If you are using drugs or alcohol to numb grief, you may never fully grieve your losses. People are prone to avoid grieving while using drugs or alcohol.
When you stop using drugs or alcohol, you may find yourself facing multiple losses from the past that you avoided with substances.
5. Cumulative grief can put a strain on your faith.
After suffering multiple losses, you may feel as if God is punishing you. It is important to know that it is normal if your faith shakes as a result of grief.
At times it can be hard to justify a good God when you are feeling so much pain.
A gentle reminder to us is found in Psalms 34:18: The Lord is close to the brokenhearted and saves those who are crushed in spirit.
More: Comforting Scripture Verses for Those Who Grieve
6. Find a counselor, life coach, or spiritual director to help you process your grief.
Finding professional help is always a good idea and never something to be embarrassed over.
Do a quick Google search for your area. You will find an abundance of people waiting to help you.
7. Cumulative grief will affect your physical health.
Grief is devastating emotionally, mentally, and physically. It can raise blood pressure and increase the risk of blood clots. Intense grief can alter the heart muscle so much that it causes “broken heart syndrome.” This is a form of heart disease with the same symptoms as a heart attack.
The pain of grief can make it difficult to sleep, eat, or even think straight.
8. Cumulative grief involves “other” kinds of losses too.
The loss of a husband or wife might lead to the loss of a home, a change in friends, the need to change jobs, the loss of identity, a reduction in income, and a loss of future dreams.
Each of these losses should be grieved separately.
9. When you are grieving multiple losses at once, everything is heightened.
Feeling all of the emotions may seem unreasonably difficult, but so is the alternative. Trying to ignore the pain also becomes harder. The adverse results of ignoring grief are more noticeable; your health may begin to suffer.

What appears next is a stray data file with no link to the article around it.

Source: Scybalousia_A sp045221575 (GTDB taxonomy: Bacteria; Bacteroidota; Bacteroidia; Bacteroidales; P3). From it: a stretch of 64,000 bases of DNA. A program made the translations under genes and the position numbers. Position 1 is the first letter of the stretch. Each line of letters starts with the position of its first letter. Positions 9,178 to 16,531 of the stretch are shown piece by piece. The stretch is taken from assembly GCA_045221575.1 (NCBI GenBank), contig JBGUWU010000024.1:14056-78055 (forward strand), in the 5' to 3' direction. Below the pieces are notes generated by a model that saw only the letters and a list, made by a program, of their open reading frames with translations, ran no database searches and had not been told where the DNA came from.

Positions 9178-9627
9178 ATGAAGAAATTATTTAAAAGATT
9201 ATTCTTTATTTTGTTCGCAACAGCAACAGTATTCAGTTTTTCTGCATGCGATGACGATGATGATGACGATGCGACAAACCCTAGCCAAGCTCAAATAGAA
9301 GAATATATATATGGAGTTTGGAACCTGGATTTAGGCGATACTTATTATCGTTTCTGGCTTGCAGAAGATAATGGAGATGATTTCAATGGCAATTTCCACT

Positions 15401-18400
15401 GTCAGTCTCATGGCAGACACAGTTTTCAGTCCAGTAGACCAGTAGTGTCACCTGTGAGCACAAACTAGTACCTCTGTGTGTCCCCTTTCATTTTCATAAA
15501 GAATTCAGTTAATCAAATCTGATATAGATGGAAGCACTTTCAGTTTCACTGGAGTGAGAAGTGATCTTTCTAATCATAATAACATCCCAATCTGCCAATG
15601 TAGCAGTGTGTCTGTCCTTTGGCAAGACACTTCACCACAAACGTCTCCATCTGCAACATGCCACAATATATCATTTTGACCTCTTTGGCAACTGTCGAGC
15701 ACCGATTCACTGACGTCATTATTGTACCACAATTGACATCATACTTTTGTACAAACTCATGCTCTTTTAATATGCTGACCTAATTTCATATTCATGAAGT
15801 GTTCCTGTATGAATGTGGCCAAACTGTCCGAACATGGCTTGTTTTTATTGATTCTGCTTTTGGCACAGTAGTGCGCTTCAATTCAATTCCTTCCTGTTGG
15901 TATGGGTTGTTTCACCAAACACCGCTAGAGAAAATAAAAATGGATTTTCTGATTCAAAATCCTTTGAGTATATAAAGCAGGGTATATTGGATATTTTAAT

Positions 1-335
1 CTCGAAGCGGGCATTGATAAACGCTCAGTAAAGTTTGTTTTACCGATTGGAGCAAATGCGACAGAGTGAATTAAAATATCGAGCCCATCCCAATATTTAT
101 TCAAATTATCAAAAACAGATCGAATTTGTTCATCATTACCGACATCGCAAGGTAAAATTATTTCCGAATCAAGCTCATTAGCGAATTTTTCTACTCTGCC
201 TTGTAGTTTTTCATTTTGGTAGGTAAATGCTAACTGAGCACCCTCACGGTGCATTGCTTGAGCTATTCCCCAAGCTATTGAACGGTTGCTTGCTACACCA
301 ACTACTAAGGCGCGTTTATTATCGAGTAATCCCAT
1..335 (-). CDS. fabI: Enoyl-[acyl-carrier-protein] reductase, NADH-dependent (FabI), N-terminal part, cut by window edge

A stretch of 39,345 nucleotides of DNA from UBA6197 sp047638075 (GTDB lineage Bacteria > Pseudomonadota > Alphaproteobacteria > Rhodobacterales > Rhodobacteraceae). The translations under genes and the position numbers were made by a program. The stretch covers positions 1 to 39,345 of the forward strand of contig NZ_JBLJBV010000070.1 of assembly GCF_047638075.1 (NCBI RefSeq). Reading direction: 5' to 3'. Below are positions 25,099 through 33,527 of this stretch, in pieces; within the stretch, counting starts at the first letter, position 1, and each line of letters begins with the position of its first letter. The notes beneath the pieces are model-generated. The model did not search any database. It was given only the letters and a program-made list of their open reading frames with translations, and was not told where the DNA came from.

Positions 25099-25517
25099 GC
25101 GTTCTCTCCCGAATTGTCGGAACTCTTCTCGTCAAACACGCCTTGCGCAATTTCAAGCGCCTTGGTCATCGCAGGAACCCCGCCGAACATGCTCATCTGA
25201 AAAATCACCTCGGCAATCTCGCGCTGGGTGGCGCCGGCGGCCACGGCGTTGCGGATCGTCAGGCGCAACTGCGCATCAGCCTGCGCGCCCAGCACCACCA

10. Recognize that grief is cyclical.
One day your pain will begin to lessen, and you will feel like you are making headway. The next day you may be starting at ground zero again. This is normal. Painful feelings will surface again.
Keep in mind; you can make way for joy and happiness! These emotions will be a part of your daily life again. Being happy does not negate the love you had for your lost loved one. Your life must go on even as your remember and honor your beloved.
Read next: How to Grieve Well
1 thought on “Cumulative Grief: 10 Things to Know When Losses Keep Coming”
Cumulative grief does not lesson overtime, in my experience. The happiness factor is fleeting, one day maybe and the next day, right back. I’m saying this as my entire immediate family died when I was 55. Big family, close close family then gone. You never trust anything or anyone ever again because they all said it’ll be ok,they all say “it’s a club death is we are all going to die”. Yes I get it just not everybody. How can it be ok when you have nothing left, no one to talk to only those who want something. I truly hope one day it’ll come true, however I don’t think it will.
Lights are on but no one ever answers the door.